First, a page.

Does This Sign Still Work?

Brian Williams, Co-Founder & CEO

Article Category: #Strategy

Posted on

photo of a signI noticed this sign in my suburban DC neighborhood. I presume it refers to home additions, which around here generally means dropping at least $100K to add on to already high-priced homes. For most people, their home is by far their most significant investment. Does anyone just call a number posted on a pole and ask them to start working on a project of that magnitude anymore? Trash removal, maybe, but home additions? Wouldn't a nice, short, memorable URL be handy in this case? In a busy area like DC there's lots of construction work, but also lots of competition. The good contractors are overworked and struggle to be responsive to new inquiries -- a problem since providing accurate price quotes is a time-consuming process that requires real expertise. Filtering out the less valuable, less committed prospects is half the challenge. Up-and-coming contractors might do great work, but without a book of testimonials and work samples, they struggle to find good opportunities and grow their businesses. Doesn't a solid web strategy make sense for both? The established guys can use the web to route, filter, and respond to new sales inquiries. The new guys can market their good work and make a solid first impression. With the right search strategy on the front-end, both can attract lots of prospects. With targeted email marketing on the backend, both could maintain top-of-mind awareness with their contacts. Add solid analytics in the middle and they'll have the insights needed into how the strategy is working to be able to make smart, cost-effective decisions on how to tweak the strategy. That's the great thing about web marketing right now: it's established enough to drive legitimate business (in some cases, enormous amounts); but, the most effective strategies are still new enough to allow the more aggressive and savvy (not necessarily the more wealthy) companies to make big advances over their competition. Who knows -- maybe that sign was put up 10 years ago ... but, of course, back then was probably available.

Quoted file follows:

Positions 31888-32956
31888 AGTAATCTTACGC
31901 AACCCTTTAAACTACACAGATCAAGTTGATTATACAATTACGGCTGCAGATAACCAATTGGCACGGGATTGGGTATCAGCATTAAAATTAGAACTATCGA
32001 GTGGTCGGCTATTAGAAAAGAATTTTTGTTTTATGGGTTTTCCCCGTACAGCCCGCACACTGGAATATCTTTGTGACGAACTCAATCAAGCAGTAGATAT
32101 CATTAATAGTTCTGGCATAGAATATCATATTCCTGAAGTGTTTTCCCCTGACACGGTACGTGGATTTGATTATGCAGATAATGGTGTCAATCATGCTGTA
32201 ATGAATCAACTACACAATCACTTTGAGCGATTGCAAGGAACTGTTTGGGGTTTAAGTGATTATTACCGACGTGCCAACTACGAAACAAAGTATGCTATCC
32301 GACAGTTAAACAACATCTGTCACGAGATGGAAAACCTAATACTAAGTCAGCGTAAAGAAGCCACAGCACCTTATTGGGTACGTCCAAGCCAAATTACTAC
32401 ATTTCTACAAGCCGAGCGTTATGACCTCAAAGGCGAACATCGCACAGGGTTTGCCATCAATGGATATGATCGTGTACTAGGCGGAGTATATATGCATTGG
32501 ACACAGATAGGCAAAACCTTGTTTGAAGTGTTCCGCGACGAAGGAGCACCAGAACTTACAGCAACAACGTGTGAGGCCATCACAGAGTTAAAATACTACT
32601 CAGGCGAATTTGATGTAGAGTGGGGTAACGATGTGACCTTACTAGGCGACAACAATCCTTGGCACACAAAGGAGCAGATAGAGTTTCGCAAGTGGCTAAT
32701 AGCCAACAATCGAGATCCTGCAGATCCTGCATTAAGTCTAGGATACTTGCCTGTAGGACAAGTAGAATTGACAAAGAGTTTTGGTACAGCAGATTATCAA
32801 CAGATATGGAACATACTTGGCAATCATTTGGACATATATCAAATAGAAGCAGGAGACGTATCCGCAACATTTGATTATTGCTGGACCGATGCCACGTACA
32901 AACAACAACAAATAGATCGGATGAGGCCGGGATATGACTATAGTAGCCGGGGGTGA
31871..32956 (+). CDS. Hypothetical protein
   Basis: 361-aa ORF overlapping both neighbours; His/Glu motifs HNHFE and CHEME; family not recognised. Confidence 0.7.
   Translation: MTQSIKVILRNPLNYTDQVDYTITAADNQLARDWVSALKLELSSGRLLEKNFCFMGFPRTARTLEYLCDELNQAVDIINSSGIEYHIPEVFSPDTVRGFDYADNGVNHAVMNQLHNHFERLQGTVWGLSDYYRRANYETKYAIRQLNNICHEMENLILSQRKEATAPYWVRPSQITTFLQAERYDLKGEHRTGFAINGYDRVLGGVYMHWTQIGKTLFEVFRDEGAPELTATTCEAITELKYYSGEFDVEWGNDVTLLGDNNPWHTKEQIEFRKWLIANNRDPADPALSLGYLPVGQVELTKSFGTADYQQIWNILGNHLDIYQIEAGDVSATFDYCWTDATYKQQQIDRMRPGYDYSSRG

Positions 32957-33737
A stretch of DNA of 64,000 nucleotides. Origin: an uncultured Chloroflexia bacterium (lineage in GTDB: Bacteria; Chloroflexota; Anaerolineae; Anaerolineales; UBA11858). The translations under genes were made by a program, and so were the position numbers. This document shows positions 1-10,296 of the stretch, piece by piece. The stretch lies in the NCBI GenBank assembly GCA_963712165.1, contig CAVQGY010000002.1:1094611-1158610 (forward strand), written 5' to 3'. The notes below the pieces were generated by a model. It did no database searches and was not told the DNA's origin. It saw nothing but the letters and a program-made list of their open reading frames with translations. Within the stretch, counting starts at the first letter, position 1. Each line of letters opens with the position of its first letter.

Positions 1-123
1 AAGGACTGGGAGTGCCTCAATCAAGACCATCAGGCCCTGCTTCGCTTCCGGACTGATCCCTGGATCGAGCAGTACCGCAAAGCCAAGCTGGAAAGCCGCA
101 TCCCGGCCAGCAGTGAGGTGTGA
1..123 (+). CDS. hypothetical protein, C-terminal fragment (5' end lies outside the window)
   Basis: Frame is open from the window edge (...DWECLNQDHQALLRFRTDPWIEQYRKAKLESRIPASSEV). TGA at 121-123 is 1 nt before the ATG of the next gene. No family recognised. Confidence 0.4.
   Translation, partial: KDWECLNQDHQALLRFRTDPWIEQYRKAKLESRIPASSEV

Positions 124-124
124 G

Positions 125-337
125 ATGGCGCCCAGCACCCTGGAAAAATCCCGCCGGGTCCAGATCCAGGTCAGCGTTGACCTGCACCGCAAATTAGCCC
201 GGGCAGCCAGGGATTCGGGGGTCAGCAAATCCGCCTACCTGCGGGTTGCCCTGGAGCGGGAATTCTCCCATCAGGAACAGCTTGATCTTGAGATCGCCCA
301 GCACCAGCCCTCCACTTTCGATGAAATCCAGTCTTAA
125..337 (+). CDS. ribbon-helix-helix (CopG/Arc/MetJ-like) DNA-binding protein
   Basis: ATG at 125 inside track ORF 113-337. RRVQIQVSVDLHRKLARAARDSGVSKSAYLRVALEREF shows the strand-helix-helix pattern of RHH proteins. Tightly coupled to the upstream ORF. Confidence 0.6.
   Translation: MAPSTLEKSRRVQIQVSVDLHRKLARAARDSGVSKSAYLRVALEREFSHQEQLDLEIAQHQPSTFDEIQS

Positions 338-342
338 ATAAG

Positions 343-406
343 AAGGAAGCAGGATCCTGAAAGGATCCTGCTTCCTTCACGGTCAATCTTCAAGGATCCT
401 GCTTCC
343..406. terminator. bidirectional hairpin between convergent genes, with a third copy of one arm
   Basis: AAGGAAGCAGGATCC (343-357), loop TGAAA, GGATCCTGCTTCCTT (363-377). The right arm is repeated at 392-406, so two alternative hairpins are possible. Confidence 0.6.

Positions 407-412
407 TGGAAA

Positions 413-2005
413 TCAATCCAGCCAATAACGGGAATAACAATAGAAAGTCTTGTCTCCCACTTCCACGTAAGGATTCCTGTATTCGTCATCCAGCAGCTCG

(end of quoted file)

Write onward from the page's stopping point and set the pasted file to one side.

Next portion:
Brian Williams

Brian is Viget's co-founder and CEO. He does everything from advising our clients to building our conference tables with his bare hands in our Falls Church, VA, HQ.

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